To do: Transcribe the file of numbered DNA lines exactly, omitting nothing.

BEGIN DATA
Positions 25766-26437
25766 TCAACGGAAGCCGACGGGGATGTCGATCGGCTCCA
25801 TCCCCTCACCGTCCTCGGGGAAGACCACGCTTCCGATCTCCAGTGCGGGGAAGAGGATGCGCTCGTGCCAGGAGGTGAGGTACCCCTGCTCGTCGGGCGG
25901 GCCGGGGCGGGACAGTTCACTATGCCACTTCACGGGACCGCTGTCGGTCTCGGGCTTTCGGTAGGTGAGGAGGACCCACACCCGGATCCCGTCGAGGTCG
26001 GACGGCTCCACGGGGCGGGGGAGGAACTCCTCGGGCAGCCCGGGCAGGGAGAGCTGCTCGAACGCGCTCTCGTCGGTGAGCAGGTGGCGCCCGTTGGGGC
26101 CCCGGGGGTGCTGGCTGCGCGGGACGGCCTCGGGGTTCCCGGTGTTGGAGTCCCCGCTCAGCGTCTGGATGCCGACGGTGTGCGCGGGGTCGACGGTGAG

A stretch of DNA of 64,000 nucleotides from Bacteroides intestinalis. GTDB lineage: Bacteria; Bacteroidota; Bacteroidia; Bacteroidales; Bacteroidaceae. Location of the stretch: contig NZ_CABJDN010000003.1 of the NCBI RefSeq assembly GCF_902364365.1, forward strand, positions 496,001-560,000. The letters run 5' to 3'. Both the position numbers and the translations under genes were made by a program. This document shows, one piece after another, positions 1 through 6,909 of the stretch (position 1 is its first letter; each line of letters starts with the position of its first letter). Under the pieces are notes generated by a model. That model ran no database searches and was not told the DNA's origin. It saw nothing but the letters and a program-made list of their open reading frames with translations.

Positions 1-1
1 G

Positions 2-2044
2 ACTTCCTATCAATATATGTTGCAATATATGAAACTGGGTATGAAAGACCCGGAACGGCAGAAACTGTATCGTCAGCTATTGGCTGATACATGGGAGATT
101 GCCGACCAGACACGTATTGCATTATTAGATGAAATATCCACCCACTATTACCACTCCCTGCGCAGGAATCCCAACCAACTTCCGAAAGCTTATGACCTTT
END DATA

Positions 25766-26437
25766 TCAACGGAAGCCGACGGGGATGTCGATCGGCTCCA
25801 TCCCCTCACCGTCCTCGGGGAAGACCACGCTTCCGATCTCCAGTGCGGGGAAGAGGATGCGCTCGTGCCAGGAGGTGAGGTACCCCTGCTCGTCGGGCGG
25901 GCCGGGGCGGGACAGTTCACTATGCCACTTCACGGGACCGCTGTCGGTCTCGGGCTTTCGGTAGGTGAGGAGGACCCACACCCGGATCCCGTCGAGGTCG
26001 GACGGCTCCACGGGGCGGGGGAGGAACTCCTCGGGCAGCCCGGGCAGGGAGAGCTGCTCGAACGCGCTCTCGTCGGTGAGCAGGTGGCGCCCGTTGGGGC
26101 CCCGGGGGTGCTGGCTGCGCGGGACGGCCTCGGGGTTCCCGGTGTTGGAGTCCCCGCTCAGCGTCTGGATGCCGACGGTGTGCGCGGGGTCGACGGTGAG

A stretch of DNA of 64,000 nucleotides from Bacteroides intestinalis. GTDB lineage: Bacteria; Bacteroidota; Bacteroidia; Bacteroidales; Bacteroidaceae. Location of the stretch: contig NZ_CABJDN010000003.1 of the NCBI RefSeq assembly GCF_902364365.1, forward strand, positions 496,001-560,000. The letters run 5' to 3'. Both the position numbers and the translations under genes were made by a program. This document shows, one piece after another, positions 1 through 6,909 of the stretch (position 1 is its first letter; each line of letters starts with the position of its first letter). Under the pieces are notes generated by a model. That model ran no database searches and was not told the DNA's origin. It saw nothing but the letters and a program-made list of their open reading frames with translations.

Positions 1-1
1 G

Positions 2-2044
2 ACTTCCTATCAATATATGTTGCAATATATGAAACTGGGTATGAAAGACCCGGAACGGCAGAAACTGTATCGTCAGCTATTGGCTGATACATGGGAGATT
101 GCCGACCAGACACGTATTGCATTATTAGATGAAATATCCACCCACTATTACCACTCCCTGCGCAGGAATCCCAACCAACTTCCGAAAGCTTATGACCTTT